New York [US], September 28 (ANI): As the world struggles to find an effective vaccine for coronavirus, China has already begun injecting its unproven vaccine to workers at state-owned companies, government officials, vaccine company staff, teachers, supermarket employees and people travelling risky areas abroad.
The New York Times reported that the officials are laying out plans to give shots to even more people, citing emergency use, amounting to a big wager that the vaccines will eventually prove to be safe and effective.
While the unproven vaccines might have harmful side effects, Dr Kim Mulholland, a pediatrician at the Murdoch Children's Research Institute in Australia, was quoted as saying, "My worry for the employees of the companies is it may be difficult for them to refuse."As a large number of people in China are getting injected with the unproven vaccine, it can be said that none of the people is getting shot on their choice. It is reported that the companies have asked people to sign a non-disclosure agreement before getting injected with the vaccine to prevent them from giving any information to the media.
"It is not clear how many people in China have received coronavirus vaccines. Sinopharm, a Chinese state-owned company with a vaccine candidate in late-stage trials, has said hundreds of thousands of people have received its shots. Sinovac, a Beijing-based company, said over 10,000 people in Beijing had been injected with its vaccine. Separately, it said nearly all its employees -- around 3,000 in total -- and their families had taken it," The New York Times said.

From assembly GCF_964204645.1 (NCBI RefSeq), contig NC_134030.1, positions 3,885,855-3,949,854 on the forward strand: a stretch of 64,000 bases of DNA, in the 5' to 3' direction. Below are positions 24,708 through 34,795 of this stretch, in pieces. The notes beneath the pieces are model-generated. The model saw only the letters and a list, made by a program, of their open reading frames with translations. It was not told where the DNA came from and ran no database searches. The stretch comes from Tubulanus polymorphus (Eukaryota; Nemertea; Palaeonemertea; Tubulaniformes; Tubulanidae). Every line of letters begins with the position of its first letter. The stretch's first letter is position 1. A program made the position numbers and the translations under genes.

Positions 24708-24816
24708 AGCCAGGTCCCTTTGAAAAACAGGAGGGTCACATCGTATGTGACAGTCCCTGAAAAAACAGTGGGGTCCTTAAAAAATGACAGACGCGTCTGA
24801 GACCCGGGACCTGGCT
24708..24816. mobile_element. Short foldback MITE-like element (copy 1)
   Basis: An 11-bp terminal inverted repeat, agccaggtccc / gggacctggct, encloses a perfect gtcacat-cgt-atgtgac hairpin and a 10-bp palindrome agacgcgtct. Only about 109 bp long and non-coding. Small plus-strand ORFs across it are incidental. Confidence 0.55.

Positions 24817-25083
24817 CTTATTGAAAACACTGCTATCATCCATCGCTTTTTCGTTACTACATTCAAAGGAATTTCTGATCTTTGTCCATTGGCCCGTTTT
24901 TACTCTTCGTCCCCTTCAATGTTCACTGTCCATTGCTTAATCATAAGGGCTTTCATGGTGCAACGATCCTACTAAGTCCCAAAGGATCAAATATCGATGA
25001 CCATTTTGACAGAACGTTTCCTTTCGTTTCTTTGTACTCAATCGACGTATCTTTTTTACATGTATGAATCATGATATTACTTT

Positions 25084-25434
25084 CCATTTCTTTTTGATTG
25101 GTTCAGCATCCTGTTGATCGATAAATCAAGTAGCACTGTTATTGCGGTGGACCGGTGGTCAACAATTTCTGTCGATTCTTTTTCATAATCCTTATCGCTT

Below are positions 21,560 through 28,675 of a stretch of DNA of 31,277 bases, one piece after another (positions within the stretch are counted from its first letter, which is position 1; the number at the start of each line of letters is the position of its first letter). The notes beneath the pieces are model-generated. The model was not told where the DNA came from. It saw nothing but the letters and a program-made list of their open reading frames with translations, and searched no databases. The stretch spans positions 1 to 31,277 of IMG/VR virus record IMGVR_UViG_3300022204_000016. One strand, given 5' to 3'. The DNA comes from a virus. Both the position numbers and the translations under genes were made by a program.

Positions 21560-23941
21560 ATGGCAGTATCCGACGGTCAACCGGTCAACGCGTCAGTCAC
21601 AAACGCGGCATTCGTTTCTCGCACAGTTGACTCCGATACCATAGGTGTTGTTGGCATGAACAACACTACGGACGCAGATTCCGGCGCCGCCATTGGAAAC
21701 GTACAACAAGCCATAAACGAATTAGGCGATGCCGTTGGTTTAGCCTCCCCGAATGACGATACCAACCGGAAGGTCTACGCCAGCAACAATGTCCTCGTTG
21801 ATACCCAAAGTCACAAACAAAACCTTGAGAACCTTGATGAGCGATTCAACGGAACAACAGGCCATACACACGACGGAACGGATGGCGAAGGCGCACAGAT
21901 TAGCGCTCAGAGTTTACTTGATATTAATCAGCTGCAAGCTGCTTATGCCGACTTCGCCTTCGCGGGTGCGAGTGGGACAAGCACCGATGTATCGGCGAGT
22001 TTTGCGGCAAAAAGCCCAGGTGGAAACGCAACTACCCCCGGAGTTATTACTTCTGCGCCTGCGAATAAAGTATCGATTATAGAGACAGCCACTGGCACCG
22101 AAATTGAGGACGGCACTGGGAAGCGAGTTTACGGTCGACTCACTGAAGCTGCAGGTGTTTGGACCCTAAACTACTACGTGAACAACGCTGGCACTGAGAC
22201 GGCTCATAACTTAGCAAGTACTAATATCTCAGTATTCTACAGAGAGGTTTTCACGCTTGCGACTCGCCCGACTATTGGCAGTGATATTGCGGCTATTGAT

"That [unproven vaccine] has all sorts of negative consequences...They could be infected and not know it, or they could be spreading the infection because they are relatively asymptomatic if the vaccine partially works," Jerome Kim, head of the International Vaccine Institute, was quoted as saying.
While there is a growing concern over China giving the unproven vaccine to its people, Zheng, the health official, told China Central Television that during the winter season, "the government might consider expanding the scope of who qualified for emergency use, adding people who work in markets, transportation and the service industry," Times reported. (ANI)